The Water Environment & Reuse Foundation (WE&RF) recently awarded a contract to Virginia Tech to tailor effluent quality to match the intended water reuse application. The researchers will study the fundamental dynamics driving biologically active carbon (BAC) filtration performance. The research team led by Dr. Amy Pruden will use a pilot-scale facility at the Hampton Roads Sanitation District in Virginia to fill key knowledge gaps on operational factors that govern effluent quality. The researchers will examine the taxonomic and functional gene composition of BAC filtration and its microbial community as it relates to the influent water chemistry through various stages of treatment. The results should enable future enhancements in design operation and process control.
The research will address three research objectives:
Ultimately, the research will provide improved understanding of the factors influencing performance of BAC filtration for potable water reuse, not only as a more cost-effective alternative to reverse osmosis, but also potentially as a more appropriate technology for matching the level of treatment to the intended application. The researchers will produce materials that support the design and testing of effective alternatives to costly membrane treatments.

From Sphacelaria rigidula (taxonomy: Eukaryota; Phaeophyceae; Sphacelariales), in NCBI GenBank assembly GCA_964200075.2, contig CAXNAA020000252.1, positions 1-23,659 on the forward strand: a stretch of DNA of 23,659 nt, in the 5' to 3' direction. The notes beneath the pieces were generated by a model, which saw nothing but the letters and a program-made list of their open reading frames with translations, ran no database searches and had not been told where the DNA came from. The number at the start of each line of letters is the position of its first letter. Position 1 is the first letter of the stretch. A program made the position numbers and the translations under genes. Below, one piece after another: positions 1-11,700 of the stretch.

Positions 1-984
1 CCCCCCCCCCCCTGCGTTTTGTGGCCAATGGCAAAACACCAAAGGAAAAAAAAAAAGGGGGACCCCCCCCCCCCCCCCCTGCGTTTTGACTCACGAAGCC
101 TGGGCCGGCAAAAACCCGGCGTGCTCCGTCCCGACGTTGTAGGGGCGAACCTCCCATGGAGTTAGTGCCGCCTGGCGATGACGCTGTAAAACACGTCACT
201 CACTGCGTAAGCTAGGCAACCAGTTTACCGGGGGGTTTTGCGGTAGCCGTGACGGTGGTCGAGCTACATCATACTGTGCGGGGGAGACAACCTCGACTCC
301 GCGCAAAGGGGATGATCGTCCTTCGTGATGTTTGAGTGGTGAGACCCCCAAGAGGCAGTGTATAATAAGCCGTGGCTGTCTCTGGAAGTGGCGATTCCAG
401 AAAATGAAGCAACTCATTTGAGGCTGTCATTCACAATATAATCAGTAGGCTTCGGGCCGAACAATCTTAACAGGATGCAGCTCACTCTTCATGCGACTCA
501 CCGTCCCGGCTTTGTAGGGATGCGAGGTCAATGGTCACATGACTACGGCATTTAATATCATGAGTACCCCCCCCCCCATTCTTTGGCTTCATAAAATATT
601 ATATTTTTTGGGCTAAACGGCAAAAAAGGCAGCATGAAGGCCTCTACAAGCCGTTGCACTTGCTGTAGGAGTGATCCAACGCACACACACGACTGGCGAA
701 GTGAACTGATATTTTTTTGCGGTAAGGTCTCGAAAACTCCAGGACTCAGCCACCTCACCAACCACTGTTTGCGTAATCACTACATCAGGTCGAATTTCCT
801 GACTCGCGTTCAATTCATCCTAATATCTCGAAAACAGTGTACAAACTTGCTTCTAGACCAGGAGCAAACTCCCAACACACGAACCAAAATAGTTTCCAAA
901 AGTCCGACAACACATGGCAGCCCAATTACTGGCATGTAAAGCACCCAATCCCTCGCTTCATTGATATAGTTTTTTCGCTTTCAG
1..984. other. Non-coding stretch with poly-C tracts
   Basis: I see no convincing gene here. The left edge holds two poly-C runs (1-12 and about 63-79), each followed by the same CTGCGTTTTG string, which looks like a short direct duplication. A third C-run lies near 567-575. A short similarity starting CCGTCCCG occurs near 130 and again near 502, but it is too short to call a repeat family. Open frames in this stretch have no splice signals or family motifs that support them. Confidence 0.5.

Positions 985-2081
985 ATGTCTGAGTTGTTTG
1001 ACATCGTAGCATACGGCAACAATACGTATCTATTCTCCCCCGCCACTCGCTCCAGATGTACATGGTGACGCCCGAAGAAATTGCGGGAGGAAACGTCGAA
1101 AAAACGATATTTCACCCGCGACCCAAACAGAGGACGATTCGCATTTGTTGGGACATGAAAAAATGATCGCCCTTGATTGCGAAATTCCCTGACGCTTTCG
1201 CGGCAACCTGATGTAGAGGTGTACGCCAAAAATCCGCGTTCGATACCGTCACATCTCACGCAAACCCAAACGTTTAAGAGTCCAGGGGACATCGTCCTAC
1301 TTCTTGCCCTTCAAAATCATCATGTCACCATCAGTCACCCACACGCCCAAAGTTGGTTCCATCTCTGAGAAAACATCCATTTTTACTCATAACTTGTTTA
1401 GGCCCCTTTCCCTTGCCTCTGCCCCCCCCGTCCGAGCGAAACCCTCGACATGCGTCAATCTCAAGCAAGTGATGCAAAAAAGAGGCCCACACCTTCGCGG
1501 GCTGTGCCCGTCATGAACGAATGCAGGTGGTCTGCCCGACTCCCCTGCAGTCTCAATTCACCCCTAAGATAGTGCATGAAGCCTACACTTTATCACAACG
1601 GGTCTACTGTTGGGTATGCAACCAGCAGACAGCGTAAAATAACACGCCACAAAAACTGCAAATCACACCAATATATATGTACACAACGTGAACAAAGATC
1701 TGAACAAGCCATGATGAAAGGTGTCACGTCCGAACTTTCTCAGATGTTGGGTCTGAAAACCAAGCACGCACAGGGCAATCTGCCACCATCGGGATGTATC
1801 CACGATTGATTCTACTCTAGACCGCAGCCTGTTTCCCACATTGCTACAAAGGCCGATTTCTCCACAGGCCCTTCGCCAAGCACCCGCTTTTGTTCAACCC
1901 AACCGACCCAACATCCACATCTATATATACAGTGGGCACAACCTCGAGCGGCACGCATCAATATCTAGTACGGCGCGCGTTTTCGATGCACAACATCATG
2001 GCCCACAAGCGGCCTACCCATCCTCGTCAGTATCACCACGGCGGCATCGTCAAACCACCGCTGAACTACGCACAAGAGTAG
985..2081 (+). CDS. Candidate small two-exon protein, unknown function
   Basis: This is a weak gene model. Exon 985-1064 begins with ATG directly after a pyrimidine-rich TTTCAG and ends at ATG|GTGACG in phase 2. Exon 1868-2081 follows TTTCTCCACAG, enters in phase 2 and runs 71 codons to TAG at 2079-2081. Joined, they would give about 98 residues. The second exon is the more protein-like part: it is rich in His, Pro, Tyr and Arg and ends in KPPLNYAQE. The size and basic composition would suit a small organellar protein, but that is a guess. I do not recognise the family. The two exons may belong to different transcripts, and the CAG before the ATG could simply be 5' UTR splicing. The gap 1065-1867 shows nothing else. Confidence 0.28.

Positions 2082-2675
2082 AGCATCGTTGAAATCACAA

The research team officially began work in March 2017 and the project is expected to be completed early 2019.
About The Water Environment & Reuse Foundation
The Water Environment & Reuse Foundation (WE&RF) is a nonprofit (501c3) organization officially formed in July 2016 as the result of the merger of the Water Environment Research Foundation and the WateReuse Research Foundation. The merged research foundation, with a combined research portfolio representing over $200M, conducts research to treat and recover beneficial materials from wastewater, stormwater, and seawater including water, nutrients, energy, and biosolids.
SOURCE: The Water Environment & Reuse Foundation